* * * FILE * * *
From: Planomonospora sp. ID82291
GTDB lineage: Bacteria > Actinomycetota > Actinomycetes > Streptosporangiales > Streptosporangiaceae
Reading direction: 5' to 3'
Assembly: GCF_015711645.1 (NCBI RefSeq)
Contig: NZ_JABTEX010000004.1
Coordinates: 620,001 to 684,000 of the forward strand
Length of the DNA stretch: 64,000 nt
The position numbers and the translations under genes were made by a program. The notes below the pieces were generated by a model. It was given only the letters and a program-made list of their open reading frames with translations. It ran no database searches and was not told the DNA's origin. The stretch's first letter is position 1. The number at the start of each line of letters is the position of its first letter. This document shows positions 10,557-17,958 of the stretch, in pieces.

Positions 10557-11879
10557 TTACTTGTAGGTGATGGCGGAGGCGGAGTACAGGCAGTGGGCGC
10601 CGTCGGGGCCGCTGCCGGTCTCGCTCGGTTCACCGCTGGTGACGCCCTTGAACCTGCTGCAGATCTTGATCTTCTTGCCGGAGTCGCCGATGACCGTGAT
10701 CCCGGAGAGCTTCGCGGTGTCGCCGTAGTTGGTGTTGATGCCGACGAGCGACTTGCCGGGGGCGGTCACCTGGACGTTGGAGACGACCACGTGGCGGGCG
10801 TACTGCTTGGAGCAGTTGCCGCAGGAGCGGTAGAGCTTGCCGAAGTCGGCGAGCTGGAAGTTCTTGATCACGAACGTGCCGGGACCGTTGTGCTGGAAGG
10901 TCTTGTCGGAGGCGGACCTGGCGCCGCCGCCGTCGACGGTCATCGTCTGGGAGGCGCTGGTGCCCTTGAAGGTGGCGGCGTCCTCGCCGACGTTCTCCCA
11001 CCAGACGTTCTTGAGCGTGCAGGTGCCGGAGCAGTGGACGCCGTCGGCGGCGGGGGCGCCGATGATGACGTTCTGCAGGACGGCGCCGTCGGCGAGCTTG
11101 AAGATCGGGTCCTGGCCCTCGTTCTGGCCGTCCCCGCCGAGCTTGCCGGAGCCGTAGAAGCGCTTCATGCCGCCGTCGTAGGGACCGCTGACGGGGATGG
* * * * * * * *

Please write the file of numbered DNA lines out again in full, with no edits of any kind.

From: Planomonospora sp. ID82291
GTDB lineage: Bacteria > Actinomycetota > Actinomycetes > Streptosporangiales > Streptosporangiaceae
Reading direction: 5' to 3'
Assembly: GCF_015711645.1 (NCBI RefSeq)
Contig: NZ_JABTEX010000004.1
Coordinates: 620,001 to 684,000 of the forward strand
Length of the DNA stretch: 64,000 nt
The position numbers and the translations under genes were made by a program. The notes below the pieces were generated by a model. It was given only the letters and a program-made list of their open reading frames with translations. It ran no database searches and was not told the DNA's origin. The stretch's first letter is position 1. The number at the start of each line of letters is the position of its first letter. This document shows positions 10,557-17,958 of the stretch, in pieces.

Positions 10557-11879
10557 TTACTTGTAGGTGATGGCGGAGGCGGAGTACAGGCAGTGGGCGC
10601 CGTCGGGGCCGCTGCCGGTCTCGCTCGGTTCACCGCTGGTGACGCCCTTGAACCTGCTGCAGATCTTGATCTTCTTGCCGGAGTCGCCGATGACCGTGAT
10701 CCCGGAGAGCTTCGCGGTGTCGCCGTAGTTGGTGTTGATGCCGACGAGCGACTTGCCGGGGGCGGTCACCTGGACGTTGGAGACGACCACGTGGCGGGCG
10801 TACTGCTTGGAGCAGTTGCCGCAGGAGCGGTAGAGCTTGCCGAAGTCGGCGAGCTGGAAGTTCTTGATCACGAACGTGCCGGGACCGTTGTGCTGGAAGG
10901 TCTTGTCGGAGGCGGACCTGGCGCCGCCGCCGTCGACGGTCATCGTCTGGGAGGCGCTGGTGCCCTTGAAGGTGGCGGCGTCCTCGCCGACGTTCTCCCA
11001 CCAGACGTTCTTGAGCGTGCAGGTGCCGGAGCAGTGGACGCCGTCGGCGGCGGGGGCGCCGATGATGACGTTCTGCAGGACGGCGCCGTCGGCGAGCTTG
11101 AAGATCGGGTCCTGGCCCTCGTTCTGGCCGTCCCCGCCGAGCTTGCCGGAGCCGTAGAAGCGCTTCATGCCGCCGTCGTAGGGACCGCTGACGGGGATGG